To not indulge some desires is to set oneself on the slippery slope of creating future ethical dilemmas than need not be. It's an acknowledgment of the fact that masturbation (if one even needs that) is not enough for some people in sustaining a morally, and physically, healthy life. I may come to think this is false in time, but at the moment I'm attempting to give some leeway to the horny beasts out there.Heister Eggcart
    But certainly what they're looking for isn't masturbation or merely orgasm. The horny beasts out there are looking to dominate the will of their partners - seduction. They're looking to get their partners to love them - to control their will. So the physical pleasure of it is irrelevant to the psychological pleasure they get from domination.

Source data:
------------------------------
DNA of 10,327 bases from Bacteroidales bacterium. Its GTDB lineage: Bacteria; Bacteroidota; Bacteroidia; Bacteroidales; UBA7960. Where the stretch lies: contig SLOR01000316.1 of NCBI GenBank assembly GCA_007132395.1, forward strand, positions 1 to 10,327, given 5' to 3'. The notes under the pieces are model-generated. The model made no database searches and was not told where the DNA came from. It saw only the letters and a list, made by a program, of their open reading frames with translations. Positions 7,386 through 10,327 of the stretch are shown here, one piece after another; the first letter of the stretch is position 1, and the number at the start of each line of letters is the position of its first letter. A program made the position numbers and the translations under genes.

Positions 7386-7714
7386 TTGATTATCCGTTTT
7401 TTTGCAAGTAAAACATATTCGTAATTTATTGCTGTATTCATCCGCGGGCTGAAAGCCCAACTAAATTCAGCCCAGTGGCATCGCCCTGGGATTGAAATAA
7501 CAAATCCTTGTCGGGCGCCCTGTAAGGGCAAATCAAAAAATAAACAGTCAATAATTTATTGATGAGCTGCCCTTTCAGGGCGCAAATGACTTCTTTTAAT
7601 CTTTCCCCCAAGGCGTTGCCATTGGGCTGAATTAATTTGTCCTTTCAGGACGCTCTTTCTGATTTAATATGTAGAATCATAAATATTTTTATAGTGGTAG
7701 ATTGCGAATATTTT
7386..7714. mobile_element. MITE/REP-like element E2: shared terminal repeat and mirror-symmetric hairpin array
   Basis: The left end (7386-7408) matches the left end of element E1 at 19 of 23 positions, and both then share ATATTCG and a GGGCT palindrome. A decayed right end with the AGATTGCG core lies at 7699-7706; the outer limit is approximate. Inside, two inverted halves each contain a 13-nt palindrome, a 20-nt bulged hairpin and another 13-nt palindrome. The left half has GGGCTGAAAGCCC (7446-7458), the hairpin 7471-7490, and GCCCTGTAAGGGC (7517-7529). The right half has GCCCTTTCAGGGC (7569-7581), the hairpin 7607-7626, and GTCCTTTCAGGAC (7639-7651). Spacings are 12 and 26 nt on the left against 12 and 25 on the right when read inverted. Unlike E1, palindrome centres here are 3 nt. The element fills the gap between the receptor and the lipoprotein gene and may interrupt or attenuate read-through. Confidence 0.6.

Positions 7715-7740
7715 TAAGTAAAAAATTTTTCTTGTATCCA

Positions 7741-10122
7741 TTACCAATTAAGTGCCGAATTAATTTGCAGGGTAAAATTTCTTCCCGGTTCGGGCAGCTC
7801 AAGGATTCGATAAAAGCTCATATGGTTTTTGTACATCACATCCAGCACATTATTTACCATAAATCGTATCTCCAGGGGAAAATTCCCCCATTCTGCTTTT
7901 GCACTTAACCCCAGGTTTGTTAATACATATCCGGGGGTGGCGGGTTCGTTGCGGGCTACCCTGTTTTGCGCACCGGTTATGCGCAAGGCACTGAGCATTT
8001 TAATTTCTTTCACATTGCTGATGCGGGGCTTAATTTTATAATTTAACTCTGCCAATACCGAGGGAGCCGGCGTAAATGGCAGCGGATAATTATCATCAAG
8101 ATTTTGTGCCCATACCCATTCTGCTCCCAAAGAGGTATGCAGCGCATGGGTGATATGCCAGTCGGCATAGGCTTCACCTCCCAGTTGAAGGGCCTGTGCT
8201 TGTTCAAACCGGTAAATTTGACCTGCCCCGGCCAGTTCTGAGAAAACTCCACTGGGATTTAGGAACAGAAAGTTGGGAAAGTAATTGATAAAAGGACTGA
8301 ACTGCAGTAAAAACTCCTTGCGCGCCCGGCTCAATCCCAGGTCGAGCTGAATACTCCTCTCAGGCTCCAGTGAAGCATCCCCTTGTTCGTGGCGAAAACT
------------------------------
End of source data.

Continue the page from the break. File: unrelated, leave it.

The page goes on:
Others - like me - are looking to have life-long intimacy and devotion with another person.

    No? It isn't necessary to eat a steak merely because you might find that it tastes good. That would be unnecessarily immoral. Eating a "steak" if you're starving in the wilderness would be a necessarily immoral decision to make because doing so works against future ethical dilemmas, such as you dying!Heister Eggcart
    Okay, I think I understand.
  • Buxtebuddha
    1.8k
    But certainly what they're looking for isn't masturbation or merely orgasm. The horny beasts out there are looking to dominate the will of their partners - seduction. They're looking to get their partners to love them - to control their will. So the physical pleasure of it is irrelevant to the psychological pleasure they get from domination.Agustino

    speedDating2.png